(Redirected from Cost of labour)
A wage is monetary compensation paid by an employer to an employee in exchange for work done.
- Plato said that virtue has no master [Republic 617e]. If a person does not honor this principle and rejoice in it, but is purchasable for money, he creates many masters for himself.
- Apollonius of Tyana, Letter to Euphrates, Epp. Apoll. 15
- The bourgeoisie has gained a monopoly of all means of existence in the broadest sense of the word. What the proletarian needs, he can obtain only from this bourgeoisie, which is protected in its monopoly by the power of the state. The proletarian is, therefore, in law and in fact, the slave of the bourgeoisie, which can decree his life or death. ... The bourgeoisie ... lets him have the appearance of acting from a free choice, of making a contract with free, unconstrained consent, as a responsible agent who has attained his majority. Fine freedom, where the proletarian has no other choice than that of either accepting the conditions which the bourgeoisie offers him, or of starving, of freezing to death, of sleeping naked among the beasts of the forests!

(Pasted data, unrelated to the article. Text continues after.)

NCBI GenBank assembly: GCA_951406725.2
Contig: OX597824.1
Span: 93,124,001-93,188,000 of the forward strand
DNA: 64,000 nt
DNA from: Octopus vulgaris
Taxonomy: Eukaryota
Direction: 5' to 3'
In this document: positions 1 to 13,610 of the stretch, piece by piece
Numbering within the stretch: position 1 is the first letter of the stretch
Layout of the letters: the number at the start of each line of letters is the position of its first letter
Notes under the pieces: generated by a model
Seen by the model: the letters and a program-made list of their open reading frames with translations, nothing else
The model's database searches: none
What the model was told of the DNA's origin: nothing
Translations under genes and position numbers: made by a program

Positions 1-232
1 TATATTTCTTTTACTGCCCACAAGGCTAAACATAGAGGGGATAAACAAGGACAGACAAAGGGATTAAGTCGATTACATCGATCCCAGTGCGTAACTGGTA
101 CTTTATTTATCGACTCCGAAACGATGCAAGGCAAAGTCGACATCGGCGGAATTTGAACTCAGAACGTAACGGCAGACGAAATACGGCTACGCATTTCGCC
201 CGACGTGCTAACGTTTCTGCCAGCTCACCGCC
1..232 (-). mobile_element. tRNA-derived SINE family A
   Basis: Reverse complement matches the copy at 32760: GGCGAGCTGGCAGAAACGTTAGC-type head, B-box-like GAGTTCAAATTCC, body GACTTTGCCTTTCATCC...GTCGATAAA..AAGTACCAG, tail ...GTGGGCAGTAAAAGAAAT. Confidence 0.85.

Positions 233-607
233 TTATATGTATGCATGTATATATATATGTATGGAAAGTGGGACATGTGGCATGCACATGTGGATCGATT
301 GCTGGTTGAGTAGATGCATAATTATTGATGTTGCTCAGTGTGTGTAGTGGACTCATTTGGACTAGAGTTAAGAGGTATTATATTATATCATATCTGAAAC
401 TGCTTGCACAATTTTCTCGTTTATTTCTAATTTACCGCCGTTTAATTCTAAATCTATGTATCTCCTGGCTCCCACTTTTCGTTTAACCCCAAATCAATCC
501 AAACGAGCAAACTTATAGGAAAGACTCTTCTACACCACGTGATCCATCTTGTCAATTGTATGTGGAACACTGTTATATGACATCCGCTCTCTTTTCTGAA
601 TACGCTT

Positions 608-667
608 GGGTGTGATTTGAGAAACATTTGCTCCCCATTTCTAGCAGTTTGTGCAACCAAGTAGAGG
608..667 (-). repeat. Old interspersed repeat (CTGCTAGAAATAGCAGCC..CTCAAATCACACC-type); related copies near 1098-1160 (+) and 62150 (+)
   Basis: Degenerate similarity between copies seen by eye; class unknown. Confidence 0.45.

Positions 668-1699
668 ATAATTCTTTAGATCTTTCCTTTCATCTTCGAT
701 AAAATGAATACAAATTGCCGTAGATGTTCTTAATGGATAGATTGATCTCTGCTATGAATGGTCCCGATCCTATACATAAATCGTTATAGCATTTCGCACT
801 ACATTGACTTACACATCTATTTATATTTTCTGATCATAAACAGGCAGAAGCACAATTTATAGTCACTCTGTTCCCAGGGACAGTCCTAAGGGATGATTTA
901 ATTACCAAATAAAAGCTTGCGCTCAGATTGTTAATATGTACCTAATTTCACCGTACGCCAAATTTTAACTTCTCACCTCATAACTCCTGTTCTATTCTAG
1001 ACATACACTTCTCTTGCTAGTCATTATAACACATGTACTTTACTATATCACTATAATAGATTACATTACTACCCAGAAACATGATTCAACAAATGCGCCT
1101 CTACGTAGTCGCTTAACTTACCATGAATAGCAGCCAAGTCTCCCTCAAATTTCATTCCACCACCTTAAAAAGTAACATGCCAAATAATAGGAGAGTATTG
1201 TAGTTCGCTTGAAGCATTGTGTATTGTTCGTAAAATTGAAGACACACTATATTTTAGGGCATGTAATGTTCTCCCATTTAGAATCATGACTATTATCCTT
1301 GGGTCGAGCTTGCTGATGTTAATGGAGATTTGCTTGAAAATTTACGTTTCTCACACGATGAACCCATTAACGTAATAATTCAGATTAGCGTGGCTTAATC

- Friedrich Engels, The Condition of the Working Class in England in 1844.
- We are not utopians, we do not indulge in "dreams" of dispensing at once with all administration, with all subordination; these anarchist dreams…serve only to postpone the socialist revolution until human nature has changed. No, we want the socialist revolution with human nature as it is now, with human nature that cannot dispense with subordination, control and "managers." … The united workers themselves … will hire their own technicians, managers and bookkeepers, and pay them all, as, indeed, every state official, ordinary workmen's wages.
- The worker's existence is thus brought under the same condition as the existence of every other commodity. The worker has become a commodity, and it is a bit of luck for him if he can find a buyer, And the demand on which the life of the worker depends, depends on the whim of the rich and the capitalists.
- Karl Marx, Paris Manuscripts (1844), p. 20.
- It is difficult to get a man to understand something, when his salary depends upon his not understanding it!